One of the most common questions that the Wine Curmudgeon gets is about home wine tastings. Are they difficult to do? Are they worthwhile? Are they fun?
No, yes, and very yes.
I’m in Illinois, so that means I’m going to try and buy some Illinois wine. It’s one of those things that the Wine Curmudgeon does. So I go to one high-end grocery store in a high-end suburb. Nope, no Illinois wine (and the guy behind the counter is even a little surly about it, so the Wine Curmudgeon gives him the evil eye). I got to another high-end grocery store in another high-end suburb. Nope, no Illinois wine.
Is Illinois wine any good? I don’t know. I can’t find any to buy so I can taste it.
At a wine function the other day, I met two intelligent, well-read wine drinkers. This was a big-deal tasting, and they wouldn ?t have been invited unless they knew what they were doing. I introduced myself, and I told them what I did for a living. One of the duo asked me how I scored wine. I told her that I didn ?t use scores. She was quite surprised. How do you evaluate wine if you don ?t use scores? she asked.
It was another Wine Curmudgeon moment.
Regular visitors here know how I feel about scores. And if you ?re here for the first time, you can probably guess. I don ?t like them.
At best, wine scores are sloppy, an excuse for discussing what the wine tastes like and what it pairs with. At their worst, scores are dishonest. No one is ever going to give a $100 wine an 88, and no $10 wine will ever get a 95. Even the most horrible wines rarely score worse than 80, which is supposed to be the cutoff between good and average.
And none of this takes into account individual taste, what mood the person doing the scoring was in that day, or any of a dozen other variables like experience and wine knowledge. My scoring (if I did it) is going to be different from yours which is going to be different from your next door neighbor. So why should my wine scores count more than yours? You ?re going to be drinking the wine, after all.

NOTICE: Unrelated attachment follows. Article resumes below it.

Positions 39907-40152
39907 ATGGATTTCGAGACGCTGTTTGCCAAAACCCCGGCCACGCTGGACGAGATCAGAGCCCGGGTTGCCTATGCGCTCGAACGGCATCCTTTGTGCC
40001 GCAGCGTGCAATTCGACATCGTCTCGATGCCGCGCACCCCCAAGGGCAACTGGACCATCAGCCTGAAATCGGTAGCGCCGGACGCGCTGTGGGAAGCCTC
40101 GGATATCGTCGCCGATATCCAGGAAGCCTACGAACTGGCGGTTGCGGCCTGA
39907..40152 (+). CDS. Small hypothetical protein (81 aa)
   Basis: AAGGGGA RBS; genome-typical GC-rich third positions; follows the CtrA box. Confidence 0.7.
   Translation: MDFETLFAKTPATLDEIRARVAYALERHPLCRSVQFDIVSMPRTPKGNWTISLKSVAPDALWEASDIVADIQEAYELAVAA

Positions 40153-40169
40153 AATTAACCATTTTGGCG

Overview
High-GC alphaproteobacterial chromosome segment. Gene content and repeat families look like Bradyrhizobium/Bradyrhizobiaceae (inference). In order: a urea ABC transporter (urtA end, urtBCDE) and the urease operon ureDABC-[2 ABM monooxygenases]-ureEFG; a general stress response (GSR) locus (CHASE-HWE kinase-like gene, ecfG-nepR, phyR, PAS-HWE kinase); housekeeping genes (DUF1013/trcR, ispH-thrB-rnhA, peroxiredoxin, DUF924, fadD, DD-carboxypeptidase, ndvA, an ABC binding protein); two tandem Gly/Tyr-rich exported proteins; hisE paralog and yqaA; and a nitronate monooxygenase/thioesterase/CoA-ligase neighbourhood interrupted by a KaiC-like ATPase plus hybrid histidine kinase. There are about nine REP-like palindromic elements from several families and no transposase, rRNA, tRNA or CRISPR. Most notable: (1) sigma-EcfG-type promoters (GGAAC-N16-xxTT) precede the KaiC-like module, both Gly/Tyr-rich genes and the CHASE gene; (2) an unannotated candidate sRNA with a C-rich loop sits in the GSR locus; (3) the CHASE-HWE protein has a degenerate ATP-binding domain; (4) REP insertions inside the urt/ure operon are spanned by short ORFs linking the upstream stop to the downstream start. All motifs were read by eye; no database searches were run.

I tried to explain this to the person at the tasting, and I think I made some headway. She nodded in agreement when I said my goal was to give the reader enough information to make up his or her own mind. I ?m the conduit, I said, not the final arbiter. Her husband seemed to be even more favorably impressed, and I may even had made a convert.
One down, millions more to go.
A footnote: One of the wines served at this event was a 100-pointer (which I ?ll write more about later). I glanced at my companions when we found out what it was, and they both shook their heads. Neither could believe it was perfect.
That’s usually one of the snickers I get when I tell people I judge competitions — along with, “Boy, I wish I could do that” and similar bits of cleverness.
And the Wine Curmudgeon will be the first to admit that judging a competition is not as difficult as mining coal or working at Burger King (my first job, which broke me of the desire to ever have a real job). But it is work.
Friday was my final day teaching the introductory wine class at Dallas’ Cordon Bleu. As much as I enjoyed it — and I enjoyed it very much — the class was more work than I had time for. For one thing, it cut back on the Wine Curmudgeon’s wine drinking.
I’m going to write a longer piece about my experiences (that’s a hint to any magazine editors reading this who need a clever, well-written, thoughtful article), but I do want to offer these observations: